Stay Off My Cloud prohibits individuals’ private data from being accessed by the government solely because it’s stored by a company who provides information services to a government agency.

    No Binding International Cyber Treaties without Senate Approval Amendment

    Press Release | Text of Amendment

    Title VI of the Cybersecurity Act of 2012 calls upon the Secretary of State to “develop and lead Federal Government efforts to engage with other countries to advance the cyberspace objectives of the United States, including efforts to bolster an international framework of cyber norms, governance and deterrence.”

    The administration had used similar language found in the Pro IP Act of 2008 to justify entering into binding international agreements on intellectual property as part of the Anti-Counterfeiting Trade Agreement without the advice and consent of the Senate. This amendment makes it clear that nothing in the Cybersecurity Act of 2012 shall be construed to enable the president to enter the U.S. into a binding international agreement on cybersecurity without the advice and consent of the Senate.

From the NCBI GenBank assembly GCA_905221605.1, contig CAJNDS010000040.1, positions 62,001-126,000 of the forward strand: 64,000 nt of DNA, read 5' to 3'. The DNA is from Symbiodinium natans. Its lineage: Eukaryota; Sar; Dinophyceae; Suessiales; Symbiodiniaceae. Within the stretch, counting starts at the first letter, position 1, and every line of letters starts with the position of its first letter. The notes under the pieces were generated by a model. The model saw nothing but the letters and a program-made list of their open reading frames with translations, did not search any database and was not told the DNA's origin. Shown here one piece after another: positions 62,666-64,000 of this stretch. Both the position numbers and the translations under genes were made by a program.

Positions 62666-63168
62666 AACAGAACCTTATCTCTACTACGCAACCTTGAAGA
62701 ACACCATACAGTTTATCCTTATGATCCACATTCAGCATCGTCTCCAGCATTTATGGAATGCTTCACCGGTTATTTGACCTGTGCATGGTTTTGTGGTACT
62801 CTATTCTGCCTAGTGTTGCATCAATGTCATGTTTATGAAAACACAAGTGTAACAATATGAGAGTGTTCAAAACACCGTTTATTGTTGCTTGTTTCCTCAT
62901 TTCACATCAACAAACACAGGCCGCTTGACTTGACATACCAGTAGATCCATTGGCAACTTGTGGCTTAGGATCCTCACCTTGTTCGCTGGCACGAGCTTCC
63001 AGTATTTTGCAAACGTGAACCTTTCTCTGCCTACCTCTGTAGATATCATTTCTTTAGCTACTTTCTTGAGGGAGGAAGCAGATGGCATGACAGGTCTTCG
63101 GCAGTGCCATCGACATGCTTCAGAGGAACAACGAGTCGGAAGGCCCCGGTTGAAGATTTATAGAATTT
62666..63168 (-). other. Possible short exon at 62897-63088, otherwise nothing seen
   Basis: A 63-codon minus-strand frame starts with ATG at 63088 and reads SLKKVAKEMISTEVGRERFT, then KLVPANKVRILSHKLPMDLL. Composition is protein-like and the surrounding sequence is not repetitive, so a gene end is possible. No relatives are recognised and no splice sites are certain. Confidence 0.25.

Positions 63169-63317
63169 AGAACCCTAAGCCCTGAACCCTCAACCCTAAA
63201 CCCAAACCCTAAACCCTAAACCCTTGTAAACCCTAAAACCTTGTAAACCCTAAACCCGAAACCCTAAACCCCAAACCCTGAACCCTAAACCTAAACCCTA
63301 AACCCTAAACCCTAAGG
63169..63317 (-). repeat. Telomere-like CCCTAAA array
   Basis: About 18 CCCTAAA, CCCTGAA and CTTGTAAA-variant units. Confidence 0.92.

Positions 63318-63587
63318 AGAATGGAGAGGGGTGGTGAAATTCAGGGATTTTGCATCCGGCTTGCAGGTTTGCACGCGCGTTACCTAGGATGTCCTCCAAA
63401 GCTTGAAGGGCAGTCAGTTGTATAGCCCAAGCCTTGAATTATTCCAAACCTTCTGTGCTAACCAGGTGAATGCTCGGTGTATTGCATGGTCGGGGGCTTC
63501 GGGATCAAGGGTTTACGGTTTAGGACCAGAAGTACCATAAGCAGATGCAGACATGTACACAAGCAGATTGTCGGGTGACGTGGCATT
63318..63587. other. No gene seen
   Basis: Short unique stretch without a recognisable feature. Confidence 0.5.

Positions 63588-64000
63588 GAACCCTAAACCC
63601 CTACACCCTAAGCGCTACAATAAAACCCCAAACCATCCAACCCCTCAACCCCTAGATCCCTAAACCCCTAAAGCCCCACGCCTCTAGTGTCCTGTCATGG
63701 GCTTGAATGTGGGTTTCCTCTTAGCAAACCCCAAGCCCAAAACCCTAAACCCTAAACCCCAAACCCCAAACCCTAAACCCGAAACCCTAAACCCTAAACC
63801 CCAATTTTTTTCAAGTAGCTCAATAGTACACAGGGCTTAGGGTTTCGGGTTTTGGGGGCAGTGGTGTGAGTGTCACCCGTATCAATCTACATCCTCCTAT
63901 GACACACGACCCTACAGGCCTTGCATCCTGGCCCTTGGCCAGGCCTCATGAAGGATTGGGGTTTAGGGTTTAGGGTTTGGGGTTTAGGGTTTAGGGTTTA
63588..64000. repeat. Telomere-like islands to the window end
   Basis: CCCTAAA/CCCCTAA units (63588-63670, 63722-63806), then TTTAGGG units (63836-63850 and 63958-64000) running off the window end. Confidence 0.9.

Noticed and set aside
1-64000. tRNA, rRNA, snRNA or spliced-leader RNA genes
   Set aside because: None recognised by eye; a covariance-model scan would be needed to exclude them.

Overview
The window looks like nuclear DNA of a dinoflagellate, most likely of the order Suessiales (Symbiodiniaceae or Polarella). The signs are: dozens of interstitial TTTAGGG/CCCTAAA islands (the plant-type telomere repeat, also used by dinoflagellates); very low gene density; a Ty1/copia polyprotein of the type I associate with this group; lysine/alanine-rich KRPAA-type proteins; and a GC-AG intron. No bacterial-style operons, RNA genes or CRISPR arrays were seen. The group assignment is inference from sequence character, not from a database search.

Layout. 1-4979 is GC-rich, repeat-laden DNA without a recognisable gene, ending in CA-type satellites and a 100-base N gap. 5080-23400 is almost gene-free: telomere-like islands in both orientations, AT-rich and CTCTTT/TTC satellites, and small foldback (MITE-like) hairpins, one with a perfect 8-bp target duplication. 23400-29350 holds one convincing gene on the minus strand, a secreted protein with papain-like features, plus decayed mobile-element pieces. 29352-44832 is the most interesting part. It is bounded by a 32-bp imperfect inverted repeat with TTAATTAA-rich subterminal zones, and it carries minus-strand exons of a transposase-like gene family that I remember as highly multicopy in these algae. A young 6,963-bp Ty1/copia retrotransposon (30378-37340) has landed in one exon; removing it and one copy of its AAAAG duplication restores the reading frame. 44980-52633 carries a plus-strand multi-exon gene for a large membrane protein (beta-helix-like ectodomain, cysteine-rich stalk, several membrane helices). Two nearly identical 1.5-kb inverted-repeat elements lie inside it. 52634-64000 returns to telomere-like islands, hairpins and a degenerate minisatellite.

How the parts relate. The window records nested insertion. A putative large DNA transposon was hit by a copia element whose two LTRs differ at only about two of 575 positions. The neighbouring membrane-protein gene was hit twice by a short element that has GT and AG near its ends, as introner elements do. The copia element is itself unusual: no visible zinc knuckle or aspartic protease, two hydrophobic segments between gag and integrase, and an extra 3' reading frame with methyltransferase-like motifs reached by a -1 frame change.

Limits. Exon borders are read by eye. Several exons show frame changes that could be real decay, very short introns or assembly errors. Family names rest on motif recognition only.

• Standing Up for Seniors, Wyden Outlines Medicare Reform Principles

    As the Senate debated various budget proposals this week, Senator Wyden cut through the rhetoric fueled by ideology and stood up – once again – for America’s most vulnerable.

    Citing his own experience working for Oregon’s elderly, Senator Wyden rallied to defend Meals on Wheels, the home-delivery food program that is a lifeline for so many of our seniors. In the state of Oregon, nearly 52,000 seniors rely on these hot, nutritious meals. The fact that these meals are delivered by thousands of generous volunteers provides these older folks regular contact with someone who cares.  Some of these budgets would have cut Meals on Wheels funding anywhere from 17-59%, a staggering amount considering the great impact the program has on the lives of tens of thousands – an even greater impact given the financial hardship of the Americans it serves. 

    As Congress tackles the various challenges of increasing federal commitments, however, the future of Medicare is front and center.  Wyden spoke plainly stating, “We are going to have…for the next 20 years, 10,000 seniors turning 65 every single day….If nothing is done, the Medicare guarantee is in peril.”  Senator Wyden believes doing nothing is not an option and instead laid out principles that he feels must be included to achieve meaningful Medicare Reform, including: